Outliers … And Business School

I’ve been taking a lot of packing breaks this week and trying to do a lot of reading. It’s been great. I hope I’ll be able to spare some time once school begins. I recently finished the book “Outliers” by Malcom Gladwell. It’s the 2nd Gladwell book that I’ve read this summer. The premise of the book is answering the question, “why do some people succeed more than others?” I thought this was a pretty appropriate book considering I’m headed off to law school and business school especially at Northwestern, where there will undoubtedly be a lot of aspiring CEOs, General Counsels, Partners, and Managing Directors. The real question, though, is which of us will ultimately become the outliers of the world?

The fact that these schools have so many successful people brings up the question, what is it that these students do that makes them become successful? Do I have to get perfect grades, network with the most people, ace my job interviews, get promoted every year, or do I just have to get lucky. When I go to the bookstore, I can usually find a hundred biographies of famous people and self-help books that try to answer that question, and give me the seven habits (now eight habits) that will get me there. In fact, I’ve even read a few of them. However, what’s different about Outliers, is that this book puts much less focus on individual characteristics and emphasizes one’s environment, the people you come across, the breaks you are given, and the year you are born, basically all the things that are determined by chance. It’s the complete opposite of all the motivational books out there.

As part of his argument, Gladwell references the 10,000-hour rule that explains how much high achiever practice in order to become great (i.e. Beatles practiced music for 10,000 hours, Bill Gates practiced coding for 10,000 hours, Tiger Woods golfed for 10,000 hours, etc). While he agrees that these were extremely talented and highly practiced people, he also argues that most of us ignore the fact that these individuals had opportunity to practice, that the stars aligned for them to have good coaches, facilities, and mentors to help them achieve greatness. He also argues that if the stars hadn’t aligned for them, then they would have turned out much differently, as there are a lot of other talented, hard-workers who could have done achieved the same things.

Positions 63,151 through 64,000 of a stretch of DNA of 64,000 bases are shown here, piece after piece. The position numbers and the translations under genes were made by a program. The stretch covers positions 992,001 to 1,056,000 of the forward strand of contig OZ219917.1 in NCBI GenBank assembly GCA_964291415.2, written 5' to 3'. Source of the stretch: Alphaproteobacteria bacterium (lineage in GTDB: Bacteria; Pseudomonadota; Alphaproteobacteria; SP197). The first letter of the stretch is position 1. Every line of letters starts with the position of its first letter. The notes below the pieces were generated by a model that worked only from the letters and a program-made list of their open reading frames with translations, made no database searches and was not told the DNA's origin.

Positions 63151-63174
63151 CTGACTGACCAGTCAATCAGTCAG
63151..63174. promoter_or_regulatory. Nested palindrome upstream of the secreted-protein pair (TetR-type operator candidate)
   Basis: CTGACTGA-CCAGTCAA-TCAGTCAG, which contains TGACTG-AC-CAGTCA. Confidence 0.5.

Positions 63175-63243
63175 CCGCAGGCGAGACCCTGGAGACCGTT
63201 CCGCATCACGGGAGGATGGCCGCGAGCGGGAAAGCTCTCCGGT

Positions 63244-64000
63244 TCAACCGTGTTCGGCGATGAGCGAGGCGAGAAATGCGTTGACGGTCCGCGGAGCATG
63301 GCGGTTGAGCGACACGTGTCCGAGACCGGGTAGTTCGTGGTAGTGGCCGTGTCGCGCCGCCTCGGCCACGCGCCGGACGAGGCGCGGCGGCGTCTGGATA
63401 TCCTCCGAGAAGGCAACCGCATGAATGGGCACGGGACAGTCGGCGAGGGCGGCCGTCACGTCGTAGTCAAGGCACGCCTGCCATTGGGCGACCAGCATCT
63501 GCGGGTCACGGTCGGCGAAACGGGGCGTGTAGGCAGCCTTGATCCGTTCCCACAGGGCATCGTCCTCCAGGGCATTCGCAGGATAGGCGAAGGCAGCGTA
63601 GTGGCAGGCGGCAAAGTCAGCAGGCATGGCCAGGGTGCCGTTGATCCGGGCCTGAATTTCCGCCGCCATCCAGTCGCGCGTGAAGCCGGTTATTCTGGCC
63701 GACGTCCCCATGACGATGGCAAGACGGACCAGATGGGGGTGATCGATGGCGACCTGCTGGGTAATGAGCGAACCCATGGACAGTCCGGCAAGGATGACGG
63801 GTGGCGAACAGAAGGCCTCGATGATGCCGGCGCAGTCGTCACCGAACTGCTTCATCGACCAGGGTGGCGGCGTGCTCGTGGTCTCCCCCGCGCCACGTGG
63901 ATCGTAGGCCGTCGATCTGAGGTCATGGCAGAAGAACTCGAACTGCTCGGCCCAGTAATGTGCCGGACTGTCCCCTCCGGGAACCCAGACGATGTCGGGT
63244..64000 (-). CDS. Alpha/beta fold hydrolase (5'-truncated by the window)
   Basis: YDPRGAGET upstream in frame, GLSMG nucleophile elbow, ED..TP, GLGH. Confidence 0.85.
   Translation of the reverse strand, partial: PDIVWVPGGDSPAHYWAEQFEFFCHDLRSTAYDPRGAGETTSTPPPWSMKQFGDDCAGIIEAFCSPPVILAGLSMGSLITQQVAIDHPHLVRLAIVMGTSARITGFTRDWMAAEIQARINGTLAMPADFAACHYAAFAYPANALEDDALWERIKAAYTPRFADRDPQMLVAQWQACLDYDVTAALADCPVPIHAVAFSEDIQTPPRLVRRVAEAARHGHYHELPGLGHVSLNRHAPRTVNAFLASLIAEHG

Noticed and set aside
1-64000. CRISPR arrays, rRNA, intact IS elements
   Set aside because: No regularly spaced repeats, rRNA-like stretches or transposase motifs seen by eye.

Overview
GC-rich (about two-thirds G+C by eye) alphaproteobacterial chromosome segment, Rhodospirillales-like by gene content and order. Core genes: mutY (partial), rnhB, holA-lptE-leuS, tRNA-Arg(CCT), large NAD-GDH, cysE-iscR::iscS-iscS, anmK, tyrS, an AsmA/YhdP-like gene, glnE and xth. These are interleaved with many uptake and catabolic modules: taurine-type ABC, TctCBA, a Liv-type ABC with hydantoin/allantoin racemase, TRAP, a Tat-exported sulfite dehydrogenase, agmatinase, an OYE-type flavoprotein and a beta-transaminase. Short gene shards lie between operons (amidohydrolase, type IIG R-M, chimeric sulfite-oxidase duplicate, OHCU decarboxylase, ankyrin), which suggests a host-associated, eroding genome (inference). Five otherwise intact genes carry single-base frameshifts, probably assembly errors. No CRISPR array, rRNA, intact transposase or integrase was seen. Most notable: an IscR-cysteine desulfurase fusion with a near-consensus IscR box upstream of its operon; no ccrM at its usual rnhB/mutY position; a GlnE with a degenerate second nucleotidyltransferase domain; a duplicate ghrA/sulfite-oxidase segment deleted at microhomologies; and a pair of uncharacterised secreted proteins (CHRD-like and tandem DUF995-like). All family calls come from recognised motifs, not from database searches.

In my opinion, Outliers is pretty well-argued and inspires me not only to work really hard in school but also to understand that some things are out of my control. The book also makes me think a lot about my future classmates. Who I will meet? Who will be in my section, my class, and in the seat next to me? Which folks are going to end up being really successful one day? And will I be one of those people?

Who knows. But sometimes it’s interesting to think about it, and it’s also pretty exciting to know that I’ll be around a lot of successful people at both schools.

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Thursday, August 13th, 2009 Business School 3 Comments

“Blink” and Business School

I just finished Malcolm Gladwell’s book Blink, a book that draws psychology research to discuss the ways people make decisions. I think the topic is highly relevant to b-school students, since graduates spend their careers as managers and leaders who make important business decisions.

“Blink” is a book about the first two seconds, the instant conclusions that we reach about things that sometimes are accurate and occasionally far better than analysis. Gladwell contrasts these “blink” decisions with the longer decision-making process, where one observes the world, takes in information, analyzes the data, considers biases, formulates opinions, and then makes decisions.